LOS ANGELES: Correctional Services Minister Sibusiso Ndebele says the Department of Correctional Services (DCS) will go all out to ensure that offending behaviour is corrected in a secure, safe and humane environment.
The Minister’s remarks follow a briefing, in Los Angeles today (2 July 2013), on the tracking of inmates as well as a visit to a case management centre. Minister Ndebele, supported by Correctional Services Chief Operations Officer Ms. Nontsikelelo Jolingana, Chief Deputy Commissioner for Community Corrections Ms. Pumla Mathibela and KwaZulu-Natal Regional Commissioner Mr. Mnikelwa Nxele, is currently on a study tour to California and New York to study, and observe, various issues pertaining to electronic monitoring in order to consolidate a best-practice model for South Africa.
The real-time location and tracking technology utilized in Los Angeles is specifically tailored for the stringent requirements of correctional facilities. It provides a revolutionary capability for correctional facilities to improve security, and safety, by providing real-time identification, and tracking, of inmates, and officials, at two-second intervals. At the case management centre, the Minister saw first-hand how case workers monitor parolees and probationers daily – from equipment installation to report processing (with daily reports to correctional officials for non-compliance processing).
“As the Department of Correctional Services, we will go all out to ensure that, first and foremost, we correct offending behaviour in a secure, safe and humane environment to facilitate rehabilitation and prevent recidivism. The function of incarceration, or correctional supervision, is, while ensuring public safety, to create a controlled environment for intense rehabilitation, correction and development.
Correctional management is essentially about the management of human beings, both staff and offenders,” the Minister said.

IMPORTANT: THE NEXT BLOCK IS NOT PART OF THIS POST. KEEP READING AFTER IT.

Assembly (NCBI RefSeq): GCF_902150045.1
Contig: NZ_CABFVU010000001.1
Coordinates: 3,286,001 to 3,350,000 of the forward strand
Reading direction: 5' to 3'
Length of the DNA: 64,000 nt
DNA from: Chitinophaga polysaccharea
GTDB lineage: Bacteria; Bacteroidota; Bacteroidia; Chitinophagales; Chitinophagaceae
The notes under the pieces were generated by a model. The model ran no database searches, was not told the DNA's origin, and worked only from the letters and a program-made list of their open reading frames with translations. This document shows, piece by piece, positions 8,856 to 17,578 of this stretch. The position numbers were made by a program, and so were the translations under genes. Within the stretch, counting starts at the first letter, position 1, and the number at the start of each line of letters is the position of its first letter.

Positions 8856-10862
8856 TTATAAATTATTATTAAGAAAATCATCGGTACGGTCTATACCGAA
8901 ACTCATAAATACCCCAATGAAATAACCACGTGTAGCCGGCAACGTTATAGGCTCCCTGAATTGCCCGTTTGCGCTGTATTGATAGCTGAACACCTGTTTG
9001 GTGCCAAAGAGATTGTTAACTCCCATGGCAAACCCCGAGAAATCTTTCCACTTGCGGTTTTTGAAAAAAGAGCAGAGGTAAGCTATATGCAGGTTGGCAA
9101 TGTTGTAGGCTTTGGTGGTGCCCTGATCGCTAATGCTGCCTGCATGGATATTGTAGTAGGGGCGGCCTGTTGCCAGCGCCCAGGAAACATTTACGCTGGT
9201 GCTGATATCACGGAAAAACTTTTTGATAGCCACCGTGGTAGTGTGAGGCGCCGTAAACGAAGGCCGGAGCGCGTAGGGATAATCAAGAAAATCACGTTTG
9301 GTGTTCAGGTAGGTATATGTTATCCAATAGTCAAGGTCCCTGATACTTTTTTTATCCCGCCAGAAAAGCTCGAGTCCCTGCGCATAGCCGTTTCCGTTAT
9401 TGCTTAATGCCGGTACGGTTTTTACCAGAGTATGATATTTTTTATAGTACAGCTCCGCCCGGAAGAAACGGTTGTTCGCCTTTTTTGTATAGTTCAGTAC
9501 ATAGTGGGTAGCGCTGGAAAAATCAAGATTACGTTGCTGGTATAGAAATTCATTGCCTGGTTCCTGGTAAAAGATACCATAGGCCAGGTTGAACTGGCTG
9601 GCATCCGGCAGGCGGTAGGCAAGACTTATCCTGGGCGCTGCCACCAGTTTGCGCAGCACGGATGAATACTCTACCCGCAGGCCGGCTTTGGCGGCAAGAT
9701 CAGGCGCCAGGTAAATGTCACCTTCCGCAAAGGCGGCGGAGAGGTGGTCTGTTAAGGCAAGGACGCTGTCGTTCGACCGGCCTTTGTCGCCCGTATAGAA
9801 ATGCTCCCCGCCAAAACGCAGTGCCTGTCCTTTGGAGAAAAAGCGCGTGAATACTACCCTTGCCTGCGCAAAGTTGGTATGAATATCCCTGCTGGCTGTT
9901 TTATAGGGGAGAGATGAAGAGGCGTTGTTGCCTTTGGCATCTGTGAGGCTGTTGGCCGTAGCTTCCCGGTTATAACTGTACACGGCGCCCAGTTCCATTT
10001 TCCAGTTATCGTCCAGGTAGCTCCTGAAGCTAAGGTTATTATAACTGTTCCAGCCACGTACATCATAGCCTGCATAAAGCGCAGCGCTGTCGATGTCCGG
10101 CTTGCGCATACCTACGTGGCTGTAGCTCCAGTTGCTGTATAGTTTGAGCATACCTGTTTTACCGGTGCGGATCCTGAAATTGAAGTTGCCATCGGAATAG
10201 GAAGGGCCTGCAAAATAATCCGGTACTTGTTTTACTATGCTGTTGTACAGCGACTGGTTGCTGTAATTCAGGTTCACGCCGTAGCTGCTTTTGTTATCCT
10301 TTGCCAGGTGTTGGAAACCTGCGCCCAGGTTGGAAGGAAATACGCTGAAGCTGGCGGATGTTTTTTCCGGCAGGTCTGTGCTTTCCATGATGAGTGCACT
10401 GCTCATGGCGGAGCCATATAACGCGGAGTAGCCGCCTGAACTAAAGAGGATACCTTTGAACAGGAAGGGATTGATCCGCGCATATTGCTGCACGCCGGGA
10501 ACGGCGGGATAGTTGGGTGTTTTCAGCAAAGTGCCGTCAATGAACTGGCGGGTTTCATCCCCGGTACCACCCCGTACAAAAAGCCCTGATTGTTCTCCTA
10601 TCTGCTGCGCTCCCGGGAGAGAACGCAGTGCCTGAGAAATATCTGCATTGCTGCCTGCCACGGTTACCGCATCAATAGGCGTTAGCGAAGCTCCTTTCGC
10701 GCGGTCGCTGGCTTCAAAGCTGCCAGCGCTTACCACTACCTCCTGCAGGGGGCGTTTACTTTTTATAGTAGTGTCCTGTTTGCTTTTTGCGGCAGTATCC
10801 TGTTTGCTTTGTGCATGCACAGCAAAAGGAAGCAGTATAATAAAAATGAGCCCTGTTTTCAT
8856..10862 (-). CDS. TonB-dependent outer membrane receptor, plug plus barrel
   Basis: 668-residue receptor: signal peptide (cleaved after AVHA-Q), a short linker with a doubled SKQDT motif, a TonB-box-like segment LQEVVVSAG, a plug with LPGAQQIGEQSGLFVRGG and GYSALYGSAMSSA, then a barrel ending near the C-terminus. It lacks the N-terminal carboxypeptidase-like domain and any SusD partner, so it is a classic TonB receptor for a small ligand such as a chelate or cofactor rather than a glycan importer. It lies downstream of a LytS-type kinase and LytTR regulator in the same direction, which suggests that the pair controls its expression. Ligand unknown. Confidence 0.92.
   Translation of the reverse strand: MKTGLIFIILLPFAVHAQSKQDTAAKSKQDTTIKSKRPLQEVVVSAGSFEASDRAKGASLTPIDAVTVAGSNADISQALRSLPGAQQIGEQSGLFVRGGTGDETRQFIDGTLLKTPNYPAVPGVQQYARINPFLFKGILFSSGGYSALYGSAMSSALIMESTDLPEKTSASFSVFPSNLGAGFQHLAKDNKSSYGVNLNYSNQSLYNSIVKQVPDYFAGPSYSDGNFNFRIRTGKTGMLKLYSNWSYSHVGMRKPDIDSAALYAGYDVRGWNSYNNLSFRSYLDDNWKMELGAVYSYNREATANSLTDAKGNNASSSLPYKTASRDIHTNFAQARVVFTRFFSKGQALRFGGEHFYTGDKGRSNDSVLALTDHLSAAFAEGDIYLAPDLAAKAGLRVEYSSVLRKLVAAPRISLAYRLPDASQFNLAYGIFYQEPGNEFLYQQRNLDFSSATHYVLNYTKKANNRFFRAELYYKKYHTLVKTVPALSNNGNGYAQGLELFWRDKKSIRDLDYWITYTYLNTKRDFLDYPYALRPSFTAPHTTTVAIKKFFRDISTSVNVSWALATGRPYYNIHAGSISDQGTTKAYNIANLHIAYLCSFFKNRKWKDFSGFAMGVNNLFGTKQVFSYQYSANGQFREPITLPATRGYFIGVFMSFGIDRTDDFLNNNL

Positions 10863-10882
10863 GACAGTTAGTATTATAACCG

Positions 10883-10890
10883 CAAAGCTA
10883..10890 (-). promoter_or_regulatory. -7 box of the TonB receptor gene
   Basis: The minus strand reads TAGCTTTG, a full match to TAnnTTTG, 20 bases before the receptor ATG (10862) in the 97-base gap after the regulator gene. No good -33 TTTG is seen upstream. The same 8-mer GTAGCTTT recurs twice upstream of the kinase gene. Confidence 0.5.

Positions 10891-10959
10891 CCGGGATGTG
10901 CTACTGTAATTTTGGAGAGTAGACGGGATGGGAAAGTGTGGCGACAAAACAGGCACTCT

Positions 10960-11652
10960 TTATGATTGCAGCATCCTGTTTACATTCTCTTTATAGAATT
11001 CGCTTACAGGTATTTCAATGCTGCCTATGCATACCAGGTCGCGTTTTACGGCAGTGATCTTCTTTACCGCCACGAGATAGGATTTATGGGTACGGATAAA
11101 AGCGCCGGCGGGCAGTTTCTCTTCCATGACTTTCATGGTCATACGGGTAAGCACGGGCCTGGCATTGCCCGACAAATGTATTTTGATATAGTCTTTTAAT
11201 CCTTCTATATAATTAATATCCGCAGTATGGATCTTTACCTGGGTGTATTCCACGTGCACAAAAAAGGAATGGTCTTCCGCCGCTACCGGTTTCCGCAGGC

Meanwhile, as of Monday (1 July 2013), Section 49G of the Correctional Services Act, Act 111 of 1998, as amended, came into effect. This section requires that a remand detainee may not be detained for a period exceeding two years without such matter having been brought to the attention of the court concerned. The referral of the remand detainee by the head of the remand detention centre must be done three months prior to the completion of two years in detention. This will provide sufficient time for the courts to apply their minds. If a remand detainee remains in detention after the first consideration, further submissions must be made annually. A remand detainee whose detention has not been reconsidered by the court within the required time frame cannot lay claim to having been detained illegally, but has the right to be referred to court for continued detention to be reconsidered.
On the date of implementation of Section 49G, there will be a number of remand detainees who would have been in detention for periods in excess of two years and their detention cases would be reconsidered by the respective courts in the normal course of events as dictated by court rolls. It must be understood that a consideration in terms of section 49G is a judicial administrative review process, that seeks to establish whether further remand detention is still appropriate in each individual case presented to the court for reconsideration. In deciding on this, the courts will take a variety of factors into consideration including the administration of fair justice and the risk posed to the community, victims and witnesses should a person be released. In the main, the introduction of Section 49G does not aim to effect large-scale releases from remand detention but rather to contribute towards speeding up the finalisation of cases by having the courts interrogate the lengthy detention.
For further information, enquiries and interviews on Section 49G of the Correctional Services Act, kindly contact Chief Deputy Commissioner Britta Rottmann on 082 506 5763.